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One and two-dimensional NMR characterization of organofunctionalized silica gels

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Title: One and two-dimensional NMR characterization of organofunctionalized silica gels
Author: Aroca, Patricia Paulina
Degree Doctor of Philosophy - PhD
Program Chemistry
Copyright Date: 1995
Abstract: An alternative preparation is proposed in this thesis for the synthesis of organofunctionalized silica gels based on the copolymerization of tetraethoxysilane (TEOS) and an organofunctionalized triethoxysilane. The principal analytical techniques used to determine the integrity and distribution of the functionality in the copolymer matrix were solution and solid state NMR. The model copolymer chosen for these studies is methyltriethoxysilane (MTES)/TEOS. One-dimensional 29Si solid state NMR was used to establish the integrity of the system and relative proportions of the different silicon environments present. Two-dimensional ¹H-29Si heteronuclear correlation NMR experiments unambiguously demonstrated that the monomers in the copolymer were “mixed and not phase-separated. To quantify the extent of mixing of the two monomers in the copolymer, kinetic studies were undertaken with the objective of determining reactivity ratios for each monomer. The acid catalyzed hydrolysis and dimer formation reactions of the TEOS and MTES monomers were characterized at a number of catalyst concentrations in order to determine the pH independent kinetic rate constants. With both homopolymers well characterized, the hydrolysis and dimer formation kinetic rate constants were determined for the copolymer. From these kinetic data reactivity ratios were calculated which suggest that the MTES/TEOS system tends to form a random copolymer. One interesting possible application of organofunctionalized silica gels is in the manufacturing of low temperature functionalized glasses. The synthesis of large pieces of glasses from the copolymerization of TEOS and MTES requires the usage of a drying chemical control agent (DCCA) to prevent cracking. The most commonly used DCCA is formamide. Solution NMR was used to determine the integrity and interaction of formamide in the polymerization process. Another step taken to characterize the suitability of these compounds for the manufacturing of low temperature functionalized glasses was to characterize the thermal stability of numerous organic functionalities by thermal analysis techniques and NMR. Of all the functionalities studied the methyl group had the highest thermal stability, up to 700°C when thermally treated under nitrogen, showing promise for the synthesis of methyl functionalized glasses. The cross polarization (CP) dynamics of a number of MTES/TEOS copolymers were then studied, to determine the distance range between the methyl group and the fully condensed unfunctionalized silane (Si(OSi)4). These results further support the conclusion that the functionality in the MTES/TEOS copolymer is quite evenly distributed throughout the copolymer matrix. [Scientific formulae used in this abstract could not be reproduced.]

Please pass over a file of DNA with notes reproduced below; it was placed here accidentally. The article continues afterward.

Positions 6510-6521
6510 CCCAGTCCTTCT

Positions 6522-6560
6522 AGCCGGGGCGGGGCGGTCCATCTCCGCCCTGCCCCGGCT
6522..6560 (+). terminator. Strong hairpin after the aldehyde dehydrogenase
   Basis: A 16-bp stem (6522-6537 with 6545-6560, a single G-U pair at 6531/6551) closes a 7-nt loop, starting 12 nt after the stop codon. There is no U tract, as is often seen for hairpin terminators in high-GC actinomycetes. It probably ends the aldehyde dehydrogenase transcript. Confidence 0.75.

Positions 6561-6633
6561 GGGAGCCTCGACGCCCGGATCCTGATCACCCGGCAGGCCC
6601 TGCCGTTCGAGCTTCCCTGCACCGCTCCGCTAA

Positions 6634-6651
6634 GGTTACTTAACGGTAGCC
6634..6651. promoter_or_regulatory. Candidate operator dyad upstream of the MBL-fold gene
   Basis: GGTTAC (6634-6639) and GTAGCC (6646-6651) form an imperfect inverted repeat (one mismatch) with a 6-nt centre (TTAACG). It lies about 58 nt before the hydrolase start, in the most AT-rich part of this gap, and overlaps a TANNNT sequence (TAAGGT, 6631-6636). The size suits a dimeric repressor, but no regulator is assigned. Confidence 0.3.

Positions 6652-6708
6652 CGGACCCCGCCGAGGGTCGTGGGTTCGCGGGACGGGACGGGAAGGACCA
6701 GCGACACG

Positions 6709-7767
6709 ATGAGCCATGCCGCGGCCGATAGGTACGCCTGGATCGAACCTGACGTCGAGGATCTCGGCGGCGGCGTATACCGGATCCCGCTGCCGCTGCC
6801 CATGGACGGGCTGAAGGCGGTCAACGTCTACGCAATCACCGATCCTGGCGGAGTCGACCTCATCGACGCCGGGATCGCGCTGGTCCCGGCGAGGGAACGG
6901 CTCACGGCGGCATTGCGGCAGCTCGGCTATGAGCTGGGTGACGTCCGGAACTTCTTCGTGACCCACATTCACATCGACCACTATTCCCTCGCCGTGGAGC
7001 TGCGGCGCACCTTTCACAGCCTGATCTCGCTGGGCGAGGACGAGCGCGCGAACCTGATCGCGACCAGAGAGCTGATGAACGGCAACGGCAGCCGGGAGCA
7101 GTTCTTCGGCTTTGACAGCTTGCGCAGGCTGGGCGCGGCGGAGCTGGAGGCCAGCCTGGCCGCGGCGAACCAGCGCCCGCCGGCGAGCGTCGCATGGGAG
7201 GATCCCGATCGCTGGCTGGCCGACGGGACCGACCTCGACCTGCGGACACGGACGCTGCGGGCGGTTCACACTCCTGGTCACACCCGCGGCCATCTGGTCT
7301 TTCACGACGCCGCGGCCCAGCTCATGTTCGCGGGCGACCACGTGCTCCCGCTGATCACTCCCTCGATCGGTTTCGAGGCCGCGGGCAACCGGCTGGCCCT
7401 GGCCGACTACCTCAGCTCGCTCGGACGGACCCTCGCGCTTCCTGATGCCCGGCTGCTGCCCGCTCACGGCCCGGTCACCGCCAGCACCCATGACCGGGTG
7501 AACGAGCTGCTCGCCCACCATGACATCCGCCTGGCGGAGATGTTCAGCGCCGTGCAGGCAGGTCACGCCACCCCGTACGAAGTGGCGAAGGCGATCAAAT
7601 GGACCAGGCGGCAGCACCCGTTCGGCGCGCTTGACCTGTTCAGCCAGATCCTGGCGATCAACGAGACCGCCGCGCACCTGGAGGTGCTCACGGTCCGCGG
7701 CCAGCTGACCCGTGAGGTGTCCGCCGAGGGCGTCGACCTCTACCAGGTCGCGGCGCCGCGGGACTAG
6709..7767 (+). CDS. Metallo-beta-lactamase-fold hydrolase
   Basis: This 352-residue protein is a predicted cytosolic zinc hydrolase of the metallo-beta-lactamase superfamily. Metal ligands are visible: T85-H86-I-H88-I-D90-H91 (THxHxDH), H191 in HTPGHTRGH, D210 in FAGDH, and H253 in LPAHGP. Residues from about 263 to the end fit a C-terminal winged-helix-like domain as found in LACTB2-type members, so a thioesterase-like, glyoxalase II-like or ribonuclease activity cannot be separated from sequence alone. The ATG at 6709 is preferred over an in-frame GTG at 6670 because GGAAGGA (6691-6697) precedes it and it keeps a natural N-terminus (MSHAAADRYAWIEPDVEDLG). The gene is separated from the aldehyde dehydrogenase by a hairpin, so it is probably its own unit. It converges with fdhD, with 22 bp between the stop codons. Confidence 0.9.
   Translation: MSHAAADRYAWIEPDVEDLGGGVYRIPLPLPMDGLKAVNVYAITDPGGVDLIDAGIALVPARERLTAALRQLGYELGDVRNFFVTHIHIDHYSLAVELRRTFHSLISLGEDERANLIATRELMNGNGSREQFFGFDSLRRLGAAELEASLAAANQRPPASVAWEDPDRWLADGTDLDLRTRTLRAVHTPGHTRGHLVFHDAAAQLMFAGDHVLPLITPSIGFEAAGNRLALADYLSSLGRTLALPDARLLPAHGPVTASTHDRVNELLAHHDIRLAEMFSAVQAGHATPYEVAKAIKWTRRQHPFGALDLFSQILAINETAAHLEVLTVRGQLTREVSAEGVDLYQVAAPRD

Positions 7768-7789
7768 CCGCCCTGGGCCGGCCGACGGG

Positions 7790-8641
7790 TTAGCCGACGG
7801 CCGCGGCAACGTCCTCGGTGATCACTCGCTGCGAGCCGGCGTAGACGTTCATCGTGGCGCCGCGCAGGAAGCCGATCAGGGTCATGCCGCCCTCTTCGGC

URI: http://hdl.handle.net/2429/8744
Series/Report no. UBC Retrospective Theses Digitization Project [http://www.library.ubc.ca/archives/retro_theses/]

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